You can see that this process is progressive, and it will likely be catered to the issue at hand. No pun intended…

Step 3

This is where a lot of people lose ground.

The repertoire that you already play, and especially your old warhorses, have your old technique embedded in them.

If you try and implement a fresh habit into a well worn old friend, you will lose out every time. It is like starting a diet while on holiday. Sure, it might work when you are in foreign surroundings, but when you return home… so do your old habits.

The real key at this junction is to work on your new technique with a new piece and furthermore a piece that is very easy for you to play.

A new piece prevents the old habits from creeping back in and the fact that the piece is easy affords you time and energy to focus on your technique rather than overcoming challenges that the music is throwing at you.

A question that you might be thinking at this juncture is: do you mean that I have to throw out all my old pieces?

For the short term, I would advise to sideline your old repertoire if you can. It doesn’t mean that you will never play it again but if you want to secure changes in your technique as quickly and efficiently as possible then the less contact you have with the old habits, the better.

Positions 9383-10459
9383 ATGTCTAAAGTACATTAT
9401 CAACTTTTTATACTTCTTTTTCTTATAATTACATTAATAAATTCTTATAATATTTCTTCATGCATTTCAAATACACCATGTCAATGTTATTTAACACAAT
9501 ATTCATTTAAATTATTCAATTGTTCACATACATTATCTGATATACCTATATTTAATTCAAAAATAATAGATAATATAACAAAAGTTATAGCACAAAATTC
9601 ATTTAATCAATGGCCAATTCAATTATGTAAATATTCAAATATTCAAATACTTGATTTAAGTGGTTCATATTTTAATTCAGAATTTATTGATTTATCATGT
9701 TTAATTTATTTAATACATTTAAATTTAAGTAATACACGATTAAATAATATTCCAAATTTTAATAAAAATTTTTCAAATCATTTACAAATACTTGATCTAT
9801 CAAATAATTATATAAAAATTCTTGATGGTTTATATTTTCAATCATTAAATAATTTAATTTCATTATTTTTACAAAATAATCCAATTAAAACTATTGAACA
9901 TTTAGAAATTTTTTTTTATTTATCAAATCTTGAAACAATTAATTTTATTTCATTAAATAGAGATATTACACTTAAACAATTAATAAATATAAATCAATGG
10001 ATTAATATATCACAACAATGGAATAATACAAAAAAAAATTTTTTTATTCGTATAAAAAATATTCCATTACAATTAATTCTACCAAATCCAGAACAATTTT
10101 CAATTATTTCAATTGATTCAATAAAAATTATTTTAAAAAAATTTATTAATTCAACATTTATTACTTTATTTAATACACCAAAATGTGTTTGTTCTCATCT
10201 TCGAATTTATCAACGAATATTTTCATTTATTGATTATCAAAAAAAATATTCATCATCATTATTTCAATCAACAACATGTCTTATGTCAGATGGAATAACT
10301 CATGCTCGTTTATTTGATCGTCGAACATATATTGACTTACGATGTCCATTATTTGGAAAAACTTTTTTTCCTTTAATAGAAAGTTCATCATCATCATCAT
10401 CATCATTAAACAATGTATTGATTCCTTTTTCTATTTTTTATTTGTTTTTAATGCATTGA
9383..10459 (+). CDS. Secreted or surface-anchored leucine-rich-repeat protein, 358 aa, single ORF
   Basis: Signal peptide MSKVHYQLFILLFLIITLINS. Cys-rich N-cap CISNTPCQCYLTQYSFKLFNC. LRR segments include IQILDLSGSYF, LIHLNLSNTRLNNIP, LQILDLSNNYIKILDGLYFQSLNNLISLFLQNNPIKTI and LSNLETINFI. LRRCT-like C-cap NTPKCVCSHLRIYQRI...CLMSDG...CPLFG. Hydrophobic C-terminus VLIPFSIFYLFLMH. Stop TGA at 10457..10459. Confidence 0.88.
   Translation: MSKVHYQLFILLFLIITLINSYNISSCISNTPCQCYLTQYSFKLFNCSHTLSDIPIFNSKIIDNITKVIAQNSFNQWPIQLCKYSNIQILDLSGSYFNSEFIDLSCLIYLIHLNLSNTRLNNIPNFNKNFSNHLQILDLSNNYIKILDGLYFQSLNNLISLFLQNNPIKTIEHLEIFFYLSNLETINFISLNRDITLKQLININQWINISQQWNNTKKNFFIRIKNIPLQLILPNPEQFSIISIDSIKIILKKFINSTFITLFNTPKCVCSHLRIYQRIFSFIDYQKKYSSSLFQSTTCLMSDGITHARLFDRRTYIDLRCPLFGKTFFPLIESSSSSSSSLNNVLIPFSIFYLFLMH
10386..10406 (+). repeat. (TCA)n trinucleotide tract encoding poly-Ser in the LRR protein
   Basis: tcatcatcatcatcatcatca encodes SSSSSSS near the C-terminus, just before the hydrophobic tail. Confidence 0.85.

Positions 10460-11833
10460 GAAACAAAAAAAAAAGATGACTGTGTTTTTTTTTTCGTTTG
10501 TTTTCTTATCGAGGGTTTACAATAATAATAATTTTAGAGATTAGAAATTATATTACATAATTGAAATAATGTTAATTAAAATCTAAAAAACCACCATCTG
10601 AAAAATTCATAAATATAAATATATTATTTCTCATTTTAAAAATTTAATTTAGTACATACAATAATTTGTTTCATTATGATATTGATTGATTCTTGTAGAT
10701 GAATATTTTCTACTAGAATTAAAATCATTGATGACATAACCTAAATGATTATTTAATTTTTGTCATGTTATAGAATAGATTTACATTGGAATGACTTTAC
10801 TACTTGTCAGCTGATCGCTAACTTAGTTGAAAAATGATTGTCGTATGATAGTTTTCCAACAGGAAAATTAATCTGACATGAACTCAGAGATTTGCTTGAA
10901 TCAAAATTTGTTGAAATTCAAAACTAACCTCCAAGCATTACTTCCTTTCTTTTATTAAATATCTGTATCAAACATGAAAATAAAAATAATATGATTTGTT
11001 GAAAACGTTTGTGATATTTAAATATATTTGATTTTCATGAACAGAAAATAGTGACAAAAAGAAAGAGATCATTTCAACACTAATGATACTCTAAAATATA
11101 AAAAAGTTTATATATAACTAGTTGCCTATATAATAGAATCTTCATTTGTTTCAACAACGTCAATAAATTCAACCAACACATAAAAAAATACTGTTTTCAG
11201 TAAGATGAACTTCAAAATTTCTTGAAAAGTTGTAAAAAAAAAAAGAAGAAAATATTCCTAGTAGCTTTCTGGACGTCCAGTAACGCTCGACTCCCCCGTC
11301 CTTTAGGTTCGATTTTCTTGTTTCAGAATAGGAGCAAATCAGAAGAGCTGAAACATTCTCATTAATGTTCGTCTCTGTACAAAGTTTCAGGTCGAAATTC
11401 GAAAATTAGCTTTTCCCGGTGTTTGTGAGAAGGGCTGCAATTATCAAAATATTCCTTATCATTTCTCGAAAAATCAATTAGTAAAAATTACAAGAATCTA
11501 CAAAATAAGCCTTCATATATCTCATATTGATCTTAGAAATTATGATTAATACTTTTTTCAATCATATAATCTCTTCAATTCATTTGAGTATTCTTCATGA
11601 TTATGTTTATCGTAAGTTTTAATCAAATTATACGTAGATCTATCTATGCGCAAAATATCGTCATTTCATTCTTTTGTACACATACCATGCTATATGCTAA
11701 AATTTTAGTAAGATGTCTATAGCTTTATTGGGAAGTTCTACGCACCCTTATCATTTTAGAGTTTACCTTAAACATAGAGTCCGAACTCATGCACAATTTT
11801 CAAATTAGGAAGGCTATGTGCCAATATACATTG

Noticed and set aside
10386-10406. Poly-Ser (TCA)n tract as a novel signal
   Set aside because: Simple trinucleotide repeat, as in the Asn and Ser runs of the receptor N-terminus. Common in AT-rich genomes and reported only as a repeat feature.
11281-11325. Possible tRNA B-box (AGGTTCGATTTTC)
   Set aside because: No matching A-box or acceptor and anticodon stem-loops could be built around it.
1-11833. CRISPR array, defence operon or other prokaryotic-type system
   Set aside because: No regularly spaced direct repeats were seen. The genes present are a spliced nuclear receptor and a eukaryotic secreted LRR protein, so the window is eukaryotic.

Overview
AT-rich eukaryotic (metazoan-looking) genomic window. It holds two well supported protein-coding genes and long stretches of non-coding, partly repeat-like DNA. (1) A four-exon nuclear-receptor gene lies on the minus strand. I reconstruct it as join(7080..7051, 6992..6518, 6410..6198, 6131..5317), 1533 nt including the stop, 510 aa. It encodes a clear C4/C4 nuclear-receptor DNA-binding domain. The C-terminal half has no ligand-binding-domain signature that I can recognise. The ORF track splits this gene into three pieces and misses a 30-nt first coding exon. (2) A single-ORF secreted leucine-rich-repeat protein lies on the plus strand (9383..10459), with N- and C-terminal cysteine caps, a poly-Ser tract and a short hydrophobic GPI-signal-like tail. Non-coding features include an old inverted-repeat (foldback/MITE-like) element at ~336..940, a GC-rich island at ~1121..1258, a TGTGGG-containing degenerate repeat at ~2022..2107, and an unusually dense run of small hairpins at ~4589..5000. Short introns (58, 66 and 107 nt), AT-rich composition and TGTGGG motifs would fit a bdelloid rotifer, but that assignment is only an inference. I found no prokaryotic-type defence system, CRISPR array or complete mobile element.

Of course, that is not always practical, in which case I would suggest partitioning your practice with a clear focus on changing your technique in one part and working on your existing repertoire in the other. It will slow down the consolidation of your new technique, but it will come with time and perseverance.


Your story?

If you have experience with adapting your technique, please share your story it might be very useful for someone else to hear about your challenges, failures, and successes.